I don't have to tell you the benefits of datahiding.
Ilja Preuss
author
Sheriff

Joined: Jul 11, 2001
Posts: 14112
Originally posted by Gerald Davis:
Some time the Mother and Father methods are the same, sometimes they are completely different other times they are neither so you might need couple of IF statement to factor out code that are not the same.


Or you avoid the if statement(s) and do it the *really* OO way:

mother = new Person(new MotherBehaviour());
father = new Person(new FatherBehaviour());
child = new Person(new CompositeBehaviour(new MotherBehaviour(), new FatherBehaviour()));

Of course this only works well if all three instances need the same interface - and it might actually be overkill in simple cases. In other situations, it might well save the maintainability of your system!


The soul is dyed the color of its thoughts. Think only on those things that are in line with your principles and can bear the light of day. The content of your character is your choice. Day by day, what you do is who you become. Your integrity is your destiny - it is the light that guides your way. - Heraclitus
Gerald Davis
Ranch Hand

Joined: May 15, 2002
Posts: 872
Originally posted by Ilja Preuss:


Or you avoid the if statement(s) and do it the *really* OO way:

mother = new Person(new MotherBehaviour());
father = new Person(new FatherBehaviour());
child = new Person(new CompositeBehaviour(new MotherBehaviour(), new FatherBehaviour()));

Of course this only works well if all three instances need the same interface - and it might actually be overkill in simple cases. In other situations, it might well save the maintainability of your system!


I make a terrible habit of resigning my application, so I like to expose the end developer to less objects as possible in this case, only the the Person object. I am sure that should the IF statement be a bad thing, I can change the implementation without the end user ever knowing about it. Indeed I figured that it would be possible to use Hashtable without any trouble. Your example forces the design more or less in stone, hence it becomes inflexible.

Maybe the difference between Mother and Father is so small that it isn't worth creating two different Classes, but use only one, however conceptionally it might still wise represent them as Mother or Father. Again my example allowed this.


/** Less verbose way combining mother and father together **/
child = new Person(�Mother,Father�);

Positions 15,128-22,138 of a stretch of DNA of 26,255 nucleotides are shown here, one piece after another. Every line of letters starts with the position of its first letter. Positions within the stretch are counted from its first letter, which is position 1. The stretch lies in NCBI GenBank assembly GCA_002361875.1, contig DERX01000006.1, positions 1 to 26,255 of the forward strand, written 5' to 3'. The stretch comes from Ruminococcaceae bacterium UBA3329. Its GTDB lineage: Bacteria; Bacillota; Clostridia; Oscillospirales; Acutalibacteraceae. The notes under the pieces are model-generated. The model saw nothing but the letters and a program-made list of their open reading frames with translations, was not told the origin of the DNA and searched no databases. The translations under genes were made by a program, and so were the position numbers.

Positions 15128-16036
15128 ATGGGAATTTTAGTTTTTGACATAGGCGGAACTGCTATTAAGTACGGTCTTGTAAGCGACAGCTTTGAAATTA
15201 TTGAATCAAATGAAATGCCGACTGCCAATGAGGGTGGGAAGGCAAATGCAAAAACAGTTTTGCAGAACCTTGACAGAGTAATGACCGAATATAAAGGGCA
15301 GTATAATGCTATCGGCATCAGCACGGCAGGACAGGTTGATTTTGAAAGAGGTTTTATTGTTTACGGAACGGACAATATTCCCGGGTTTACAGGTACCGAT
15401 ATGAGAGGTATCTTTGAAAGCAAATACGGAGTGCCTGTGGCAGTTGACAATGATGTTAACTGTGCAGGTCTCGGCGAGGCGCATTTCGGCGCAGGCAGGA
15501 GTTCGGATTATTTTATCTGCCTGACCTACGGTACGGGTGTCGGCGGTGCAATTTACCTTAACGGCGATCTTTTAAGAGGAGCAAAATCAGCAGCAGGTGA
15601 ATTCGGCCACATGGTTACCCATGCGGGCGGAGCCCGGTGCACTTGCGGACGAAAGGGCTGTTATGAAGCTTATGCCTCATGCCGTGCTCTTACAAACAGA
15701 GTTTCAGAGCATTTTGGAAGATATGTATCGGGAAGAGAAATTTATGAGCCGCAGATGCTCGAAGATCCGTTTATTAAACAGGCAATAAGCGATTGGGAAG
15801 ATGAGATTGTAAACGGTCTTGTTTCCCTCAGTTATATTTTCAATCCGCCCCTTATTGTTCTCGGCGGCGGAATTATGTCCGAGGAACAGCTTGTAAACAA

[ January 12, 2005: Message edited by: Gerald Davis ]
Ilja Preuss
author
Sheriff

Joined: Jul 11, 2001
Posts: 14112
Originally posted by Gerald Davis:
I make a terrible habit of resigning my application, so I like to expose the end developer to less objects as possible in this case, only the the Person object.


I can resonate with that feeling. Actually if I were to publish the API to an outside team, I might not even expose the Person class, but only an interface.

OTOH sometimes it might be desirable to give clients the ability to provide Person instances with their own Behaviour implementations. This has to be decided on a case by case basis.

Inside the team, though, I prefer the practice of Collective Code Ownership, therefore nothing ever is cast in stone. In that case, I wouldn't worry about providing a facade, unless it would the code much more expressive.


/** Less verbose way combining mother and father together **/
child = new Person(�Mother,Father�);


I'd actually prefer something along the lines of

child = PersonFactory.create(Type.MOTHER, Type.FATHER);

then (using the vararg feature of Tiger).
Graham VMead
Ranch Hand

Joined: Sep 22, 2003
Posts: 154
Seems like horses for courses to me, depends on

1) If you just want to present one object type i.e Person : I Prefer the passing of a behaviour object in to the constructor rather than a "String".

2) How much the interfaces of child/mother/father vary otherwise with the Person() approach you may end up implementing a few methods that do nothing in the specific behaviour objects, or conditional logic in the Person class.

Both approaches, delegation or Person(behaviour) seem ok to me and I would personally decide dependent on what I was trying to use the child/mother/classes for.
 
I agree. Here's the link: http://aspose.com/file-tools
 
subject: father & mother class